China Nuclear Horn Expands (Daniel 7:7)

CHINA has revealed its awe-inspiring next-generation nuclear weapon, capable of carrying 10 individual warheads and said to be able to strike anywhere.

News Corp Australia NetworkNovember 24, 201711:58am


AMID global concerns about North Korea’s threats of nuclear war, China has unveiled a next-generation nuclear weapon that is said to be able to strike “anywhere in the world”.

The nuclear warhead, called the Dongfeng-41, will be capable of reaching distances of at least 12,000km — putting the US well into the line of target. With a speed of up to Mach 10 (around 12,000kph), it can carry up to 10 nuclear warheads.

The ballistic missile is said to be about 15 metres long, 2 metres in diameter and weighs approximately 30,000 kilograms.

According to the Daily Star, China has tested the weapon eight times in the past five years, with the latest test reportedly taking place earlier this month deep in China’s western desert region.

The weapon, which according to Chinese media will be able to hit targets “anywhere in the world”, is scheduled to enter China’s arsenal in 2018.

“It can carry up to 10 nuclear warheads, each of which can target separately,” Missile expert Xu Guangyu, a senior adviser of the China Arms Control and Disarmament Association told China Central Television, reports

“Once the Dongfeng-41 goes into service, China’s ability to protect its own safety and to prevent wars would greatly increase.”

The missile will also be able to use decoy devices to make its way through other defence systems.

Military analyst Song Zhongping, a former member of the People’s Liberation Army Rocket Force, believes it’s possible the Dongfeng-41 is already in service, as tests can be conducted after the weapon has been commissioned.

The Global Times reported that China, which claims to have an arsenal of up to 2500 missiles, “does not have an arms race agenda and will not compete with any country for any such purpose”.

New Jersey #1 Disaster State: The Sixth Seal (Rev 6:12)

Disasters can happen anywhere and at any time. But some places experience more than their fair share of floods, tornadoes, hurricanes, winter storms and severe weather — so much so that certain locales earn frightening nicknames, such as Tornado Alley. No matter where you live, make sure you have the right kinds and necessary amounts of insurance coverage to protect your finances.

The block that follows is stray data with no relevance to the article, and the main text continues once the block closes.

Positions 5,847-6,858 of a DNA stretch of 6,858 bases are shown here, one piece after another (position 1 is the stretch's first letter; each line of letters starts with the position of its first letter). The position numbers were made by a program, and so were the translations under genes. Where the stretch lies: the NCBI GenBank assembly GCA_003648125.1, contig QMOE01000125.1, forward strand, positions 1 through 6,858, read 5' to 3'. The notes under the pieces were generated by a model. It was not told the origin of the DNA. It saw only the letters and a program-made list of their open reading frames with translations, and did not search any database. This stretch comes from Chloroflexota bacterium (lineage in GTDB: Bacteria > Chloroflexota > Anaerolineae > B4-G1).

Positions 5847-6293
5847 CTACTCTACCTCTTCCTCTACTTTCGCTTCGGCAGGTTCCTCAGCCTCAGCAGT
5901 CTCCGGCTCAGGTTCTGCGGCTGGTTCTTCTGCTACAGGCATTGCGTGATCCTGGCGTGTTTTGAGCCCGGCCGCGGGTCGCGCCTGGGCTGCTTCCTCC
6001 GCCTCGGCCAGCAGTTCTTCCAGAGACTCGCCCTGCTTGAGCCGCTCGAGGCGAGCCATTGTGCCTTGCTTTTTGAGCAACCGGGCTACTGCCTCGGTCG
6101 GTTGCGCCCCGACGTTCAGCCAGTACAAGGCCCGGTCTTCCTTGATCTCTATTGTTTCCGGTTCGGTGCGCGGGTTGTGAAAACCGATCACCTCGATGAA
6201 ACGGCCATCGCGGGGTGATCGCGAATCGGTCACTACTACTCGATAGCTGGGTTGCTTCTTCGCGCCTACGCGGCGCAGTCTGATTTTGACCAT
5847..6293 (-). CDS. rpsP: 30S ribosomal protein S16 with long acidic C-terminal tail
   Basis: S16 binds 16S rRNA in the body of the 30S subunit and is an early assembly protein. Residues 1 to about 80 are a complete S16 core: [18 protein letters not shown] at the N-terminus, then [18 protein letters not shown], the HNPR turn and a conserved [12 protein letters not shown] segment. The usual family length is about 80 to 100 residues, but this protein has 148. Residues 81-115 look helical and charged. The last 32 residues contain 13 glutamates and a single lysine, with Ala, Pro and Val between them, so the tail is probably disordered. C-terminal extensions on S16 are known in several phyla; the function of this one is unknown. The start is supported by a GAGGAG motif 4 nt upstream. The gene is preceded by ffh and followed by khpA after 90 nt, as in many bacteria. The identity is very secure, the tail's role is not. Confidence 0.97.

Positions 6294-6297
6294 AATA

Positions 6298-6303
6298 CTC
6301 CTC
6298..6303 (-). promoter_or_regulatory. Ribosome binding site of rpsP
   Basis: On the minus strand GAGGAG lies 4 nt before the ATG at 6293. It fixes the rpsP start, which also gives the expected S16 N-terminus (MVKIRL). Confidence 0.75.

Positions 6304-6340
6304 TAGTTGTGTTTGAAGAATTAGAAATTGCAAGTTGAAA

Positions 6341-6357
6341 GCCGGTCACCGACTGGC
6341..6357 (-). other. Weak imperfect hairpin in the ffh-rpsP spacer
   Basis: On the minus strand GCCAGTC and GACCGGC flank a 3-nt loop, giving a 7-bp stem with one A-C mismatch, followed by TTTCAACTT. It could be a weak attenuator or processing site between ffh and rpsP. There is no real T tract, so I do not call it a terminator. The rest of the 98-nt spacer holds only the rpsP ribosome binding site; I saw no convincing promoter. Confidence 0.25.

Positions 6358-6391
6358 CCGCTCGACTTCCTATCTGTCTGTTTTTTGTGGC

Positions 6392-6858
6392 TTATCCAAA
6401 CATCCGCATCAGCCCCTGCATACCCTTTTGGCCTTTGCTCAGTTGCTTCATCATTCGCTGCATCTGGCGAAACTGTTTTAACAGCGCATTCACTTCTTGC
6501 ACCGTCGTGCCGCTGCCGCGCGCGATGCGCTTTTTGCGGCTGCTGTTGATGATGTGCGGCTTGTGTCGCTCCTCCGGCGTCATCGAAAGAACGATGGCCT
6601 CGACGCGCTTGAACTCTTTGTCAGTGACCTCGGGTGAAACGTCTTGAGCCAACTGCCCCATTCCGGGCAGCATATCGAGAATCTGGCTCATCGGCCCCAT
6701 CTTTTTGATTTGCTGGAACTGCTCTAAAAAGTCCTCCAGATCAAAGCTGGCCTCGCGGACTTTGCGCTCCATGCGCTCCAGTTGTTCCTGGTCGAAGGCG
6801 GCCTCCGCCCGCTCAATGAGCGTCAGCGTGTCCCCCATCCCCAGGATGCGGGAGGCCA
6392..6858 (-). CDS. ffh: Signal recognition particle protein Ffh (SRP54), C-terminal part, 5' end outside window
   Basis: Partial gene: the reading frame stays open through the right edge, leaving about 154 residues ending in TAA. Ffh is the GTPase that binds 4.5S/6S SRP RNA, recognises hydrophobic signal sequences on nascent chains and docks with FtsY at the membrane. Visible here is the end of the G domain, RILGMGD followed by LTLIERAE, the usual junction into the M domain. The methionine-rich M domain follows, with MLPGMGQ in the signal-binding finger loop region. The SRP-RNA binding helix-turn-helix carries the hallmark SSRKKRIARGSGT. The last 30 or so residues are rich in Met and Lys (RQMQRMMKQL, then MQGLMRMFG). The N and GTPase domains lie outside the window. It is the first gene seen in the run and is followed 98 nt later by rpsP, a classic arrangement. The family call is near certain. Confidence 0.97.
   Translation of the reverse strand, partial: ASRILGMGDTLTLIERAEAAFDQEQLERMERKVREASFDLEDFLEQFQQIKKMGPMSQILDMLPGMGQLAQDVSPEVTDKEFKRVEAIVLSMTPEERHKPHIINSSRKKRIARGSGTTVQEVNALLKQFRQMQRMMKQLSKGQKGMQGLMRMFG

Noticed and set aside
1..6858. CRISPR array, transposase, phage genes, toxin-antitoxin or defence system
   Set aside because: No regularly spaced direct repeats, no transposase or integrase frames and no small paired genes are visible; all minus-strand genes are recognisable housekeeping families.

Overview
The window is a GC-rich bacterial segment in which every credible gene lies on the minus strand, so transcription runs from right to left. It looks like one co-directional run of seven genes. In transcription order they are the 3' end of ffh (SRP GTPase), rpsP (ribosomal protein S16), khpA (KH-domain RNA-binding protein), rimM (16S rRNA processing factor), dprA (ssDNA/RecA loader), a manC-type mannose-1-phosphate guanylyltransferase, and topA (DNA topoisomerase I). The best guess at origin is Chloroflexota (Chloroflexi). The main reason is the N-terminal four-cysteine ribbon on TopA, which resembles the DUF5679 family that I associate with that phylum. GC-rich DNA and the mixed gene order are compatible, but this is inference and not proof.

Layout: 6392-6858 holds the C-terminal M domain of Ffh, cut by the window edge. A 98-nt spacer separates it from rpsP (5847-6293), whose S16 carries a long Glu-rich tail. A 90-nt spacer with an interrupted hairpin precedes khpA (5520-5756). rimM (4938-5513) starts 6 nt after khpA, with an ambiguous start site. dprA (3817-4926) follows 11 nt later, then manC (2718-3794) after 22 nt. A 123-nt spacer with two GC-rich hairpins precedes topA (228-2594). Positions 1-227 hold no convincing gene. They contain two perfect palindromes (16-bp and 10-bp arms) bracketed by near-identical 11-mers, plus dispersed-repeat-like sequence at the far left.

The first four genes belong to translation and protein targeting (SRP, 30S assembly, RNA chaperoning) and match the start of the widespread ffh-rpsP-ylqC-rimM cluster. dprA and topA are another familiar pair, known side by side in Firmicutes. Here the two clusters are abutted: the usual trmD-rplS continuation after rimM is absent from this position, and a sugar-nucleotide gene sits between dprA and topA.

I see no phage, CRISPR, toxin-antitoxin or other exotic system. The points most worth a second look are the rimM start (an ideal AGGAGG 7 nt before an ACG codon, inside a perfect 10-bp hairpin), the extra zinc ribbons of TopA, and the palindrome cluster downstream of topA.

• Estimated property damage (2006-2013): $26.4 billion
  • Most frequent disasters: damaging wind, winter storms, floods and flash floods
  • Weather-related fatalities (2006-2013): 87

New Jersey earns the top spot on this list, in large part due to damage wrought by Sandy — which had weakened from a hurricane to a post-tropical cyclone by the time it the Jersey Shore — in October 2012. The state was among the hardest hit by Sandy, which was the second-costliest storm in U.S. history, after Hurricane Katrina. Many homes and businesses were destroyed along the Jersey Shore, and a portion of the Atlantic City Boardwalk washed away. Shortly after Sandy hit, another storm brought wet snow that caused more power outages and damage.

Homeowners who live along the coast or in areas where there are frequent storms should take steps before hurricane season begins to protect their homes and finances from damage.

North Korea Expected to Launch Nuclear Missile

North Korea Expected to Test a Missile Loaded With a Live Nuclear Weapon in 2018

By Christina Zhao On 12/22/17 at 4:14 AM

Experts have warned that if North Korea continues to further its weapons program at the rate it achieved this year, 2018 will likely see the test of a missile loaded with a live nuclear weapon.

Shea Cotton, a research associate at the James Martin Center for Nonproliferation Studies, told The Washington Post that the device, which he called the “Juche bird,” will probably be tested over the Pacific Ocean.

“A lot of folks in the U.S. have said North Korea still lacks the capability to put it all together,” Cotton told the Post. “North Korea has made several statements suggesting they think they might need to show us once and for all that they do have that capability.”